3.2. Chitosan-Based Coatings on the Gold Nanoparticles

Chitosan is a cationic polysaccharide of D-glucosamine and N-acetyl-D-glucosamine and has been shown to be a highly biocompatible material and have antibiotic properties. To improve its solubility or achieve new functionality, chemical modifications of chitosan were conducted and many derivatives have been synthesized. For example, modifications can be synthesized by carboxylation of the hydroxyl or amine groups in chitosan structure [20], resulting in the O-carboxymethyl chitosan or N-carboxymethyl chitosan respectively. O-carboxymethyl chitosan is achieved by substituting parts of the –OH at C-6 position of glucosamine units with –CH2COOH. Therefore, the reactive ligands such as –COOH and –NH2 groups are amenable to chemical functions. Others have reported the stabilization of GNPs with chitosan. As chitosan in solution is protonated and positively charged, it can be adsorbed onto the surfaces of gold nanoparticles, stabilizing and protecting the nanoparticles [2729]. As-synthesized Au NPs present strongly negative surface charge (around −40 mV) allowing the positive charged chitosan tightly coated onto gold surface via electrostatic interaction.

Figures 3(a), 3(b), 3(c), and 3(d) show the high-resolution TEM images of the Au NPs without coating, Au/CS, Au/CMCS, and Au/(CS+CMCS) nanocomposites, respectively. The as-synthesized bare Au NPs have a 1-2 nm thin layer on their surface. Comparing to the bare Au NPs, Figures 3(b)3(d) show the chitosan-based coatings effectively cover the gold NPs uniformly, forming a 2–5 nm thick layer on the gold surface.

Table 1 lists the hydrodynamic diameter and the surface charge of the gold nanoparticles with different chitosan-based coatings in water. The chitosan-based coating significantly changed the surface property of the gold nanoparticles. The average particle size of the bare gold nanoparticles is 36 nm; after being coated with polymer, the hydrodynamic diameter of Au/CS, Au/CMCS, and Au/(CS+CMCS) reaches 290, 236, and 262 nm, respectively. Meanwhile, their surface charge changes from −43.5 mV to +43.8, +20.2 and +24.3 mV, respectively.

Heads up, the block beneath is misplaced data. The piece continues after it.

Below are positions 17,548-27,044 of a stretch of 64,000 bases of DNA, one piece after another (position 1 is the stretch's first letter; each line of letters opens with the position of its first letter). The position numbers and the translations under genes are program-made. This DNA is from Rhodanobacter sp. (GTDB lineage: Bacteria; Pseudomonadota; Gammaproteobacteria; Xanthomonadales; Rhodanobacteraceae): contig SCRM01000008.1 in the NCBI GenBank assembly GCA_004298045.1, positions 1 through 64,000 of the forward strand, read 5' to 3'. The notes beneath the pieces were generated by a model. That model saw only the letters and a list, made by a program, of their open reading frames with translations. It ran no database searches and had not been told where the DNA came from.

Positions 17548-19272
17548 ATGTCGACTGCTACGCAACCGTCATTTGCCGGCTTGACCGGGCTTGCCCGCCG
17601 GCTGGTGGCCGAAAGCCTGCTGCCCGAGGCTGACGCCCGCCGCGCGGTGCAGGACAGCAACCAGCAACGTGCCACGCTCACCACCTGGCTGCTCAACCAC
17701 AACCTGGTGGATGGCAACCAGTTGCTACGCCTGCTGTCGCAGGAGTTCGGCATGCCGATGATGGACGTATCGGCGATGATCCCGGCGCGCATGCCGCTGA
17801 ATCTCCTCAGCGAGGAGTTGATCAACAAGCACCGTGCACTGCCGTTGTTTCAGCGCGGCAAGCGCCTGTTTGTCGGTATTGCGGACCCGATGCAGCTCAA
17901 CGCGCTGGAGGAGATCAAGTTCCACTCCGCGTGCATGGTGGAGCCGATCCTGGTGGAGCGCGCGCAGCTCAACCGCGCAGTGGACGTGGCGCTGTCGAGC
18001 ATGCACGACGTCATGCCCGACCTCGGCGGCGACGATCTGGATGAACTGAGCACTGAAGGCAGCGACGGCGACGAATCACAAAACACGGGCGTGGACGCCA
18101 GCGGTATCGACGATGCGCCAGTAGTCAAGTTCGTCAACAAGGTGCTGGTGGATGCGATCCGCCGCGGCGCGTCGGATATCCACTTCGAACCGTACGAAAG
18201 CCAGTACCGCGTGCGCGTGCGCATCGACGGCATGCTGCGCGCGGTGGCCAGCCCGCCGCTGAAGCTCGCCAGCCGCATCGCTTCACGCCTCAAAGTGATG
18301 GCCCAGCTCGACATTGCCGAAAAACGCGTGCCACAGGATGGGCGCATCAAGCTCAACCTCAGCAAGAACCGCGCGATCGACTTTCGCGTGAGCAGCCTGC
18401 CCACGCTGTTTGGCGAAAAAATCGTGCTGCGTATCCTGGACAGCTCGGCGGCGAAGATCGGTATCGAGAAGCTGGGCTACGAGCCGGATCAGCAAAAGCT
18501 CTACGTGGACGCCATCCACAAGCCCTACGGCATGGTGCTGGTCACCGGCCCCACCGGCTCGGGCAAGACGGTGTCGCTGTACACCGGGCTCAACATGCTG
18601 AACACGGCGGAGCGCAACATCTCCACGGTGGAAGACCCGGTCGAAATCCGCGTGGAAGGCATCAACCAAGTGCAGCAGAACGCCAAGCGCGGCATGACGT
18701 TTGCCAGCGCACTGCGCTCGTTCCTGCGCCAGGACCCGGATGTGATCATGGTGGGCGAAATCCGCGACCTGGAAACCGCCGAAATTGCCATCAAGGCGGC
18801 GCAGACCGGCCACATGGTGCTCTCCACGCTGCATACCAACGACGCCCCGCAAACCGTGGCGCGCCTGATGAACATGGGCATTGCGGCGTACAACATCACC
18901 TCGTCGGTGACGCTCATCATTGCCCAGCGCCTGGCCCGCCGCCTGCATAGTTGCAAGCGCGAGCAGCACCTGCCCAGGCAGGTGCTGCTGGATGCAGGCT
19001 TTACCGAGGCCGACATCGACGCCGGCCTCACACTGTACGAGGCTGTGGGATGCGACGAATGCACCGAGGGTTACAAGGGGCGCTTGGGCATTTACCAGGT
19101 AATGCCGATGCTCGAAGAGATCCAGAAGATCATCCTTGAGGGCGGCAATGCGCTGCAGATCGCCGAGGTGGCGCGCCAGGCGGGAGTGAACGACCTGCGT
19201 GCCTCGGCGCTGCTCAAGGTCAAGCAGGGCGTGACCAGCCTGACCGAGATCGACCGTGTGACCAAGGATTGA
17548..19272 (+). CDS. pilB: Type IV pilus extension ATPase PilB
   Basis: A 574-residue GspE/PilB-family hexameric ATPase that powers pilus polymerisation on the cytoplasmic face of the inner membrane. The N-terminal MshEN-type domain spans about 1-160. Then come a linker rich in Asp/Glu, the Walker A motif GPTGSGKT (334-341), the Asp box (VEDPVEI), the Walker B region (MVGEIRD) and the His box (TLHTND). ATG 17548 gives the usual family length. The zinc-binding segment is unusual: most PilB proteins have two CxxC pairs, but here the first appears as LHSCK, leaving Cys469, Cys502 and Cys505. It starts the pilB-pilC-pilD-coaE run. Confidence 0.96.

NanoparticlesCoating componentsHydrodynamic diameter
(nm, mean ± STD)
Zeta Potential
(mV, mean ± STD)

Au BareNone36.0 ± 1.78−43.5 ± 2.92
Au/CSCS290.4 ± 52.7+43.8 ± 4.36
Au/CMCSCMCS235.5 ± 9.05+20.2 ± 0.68
Au/(CS + CMCMS)75 wt.% CS+
25 wt.% CMCS
262.3 ± 58.9+24.3 ± 0.80

Figure 4 shows the optical stability of the Au NPs with different coatings in PBS and 1 wt% NaCl solution. Since the physiologic salinity is near 1%, optical properties of Au NPs were simulated in these solutions. The optical stabilities were measured by monitoring the optical absorbance of the Au NPs at their NIR peak wavelength as function of time. These nanoparticles have similar behavior in the PBS and NaCl solution. CMCS-coated particles show the highest stability, and there is no obvious decrease in its optical absorption in 3h. The CS and CMCS blended coated particles also show good stability, with a decrease in its absorbance less than 10%. The most unstable particles are the bare Au NPs. Its absorbance decreases more than 70% in saline environment. The Au/CS nanocomposites are more stable than the bare particles, but less stable than the Au NPs with CMCS component in the coating. The decrease of NIR absorption of the bare Au NPs results from interparticle coupling effect [30, 31], in which its stabilized surface layer was disturbed due to the high ion strength, causing the particle aggregation (irreversible coalescence). This behavior may greatly decrease the efficiency of photothermal ablation. Chitosan-based coatings greatly improve the optical stability of the Au NPs. The instability of the Au/CS NPs mainly results from the sedimentation of particles caused by the agglomeration (reversible coalescence) of chitosan coating. At the pH value above 6, the solubility of chitosan becomes worse. CMCS has the best solubility in all pH ranges except its isoelectrical point [23]. The good solubility and the increased chain flexibility [32] of CMCS may prevent the coupling effect and the sedimentation of the particles.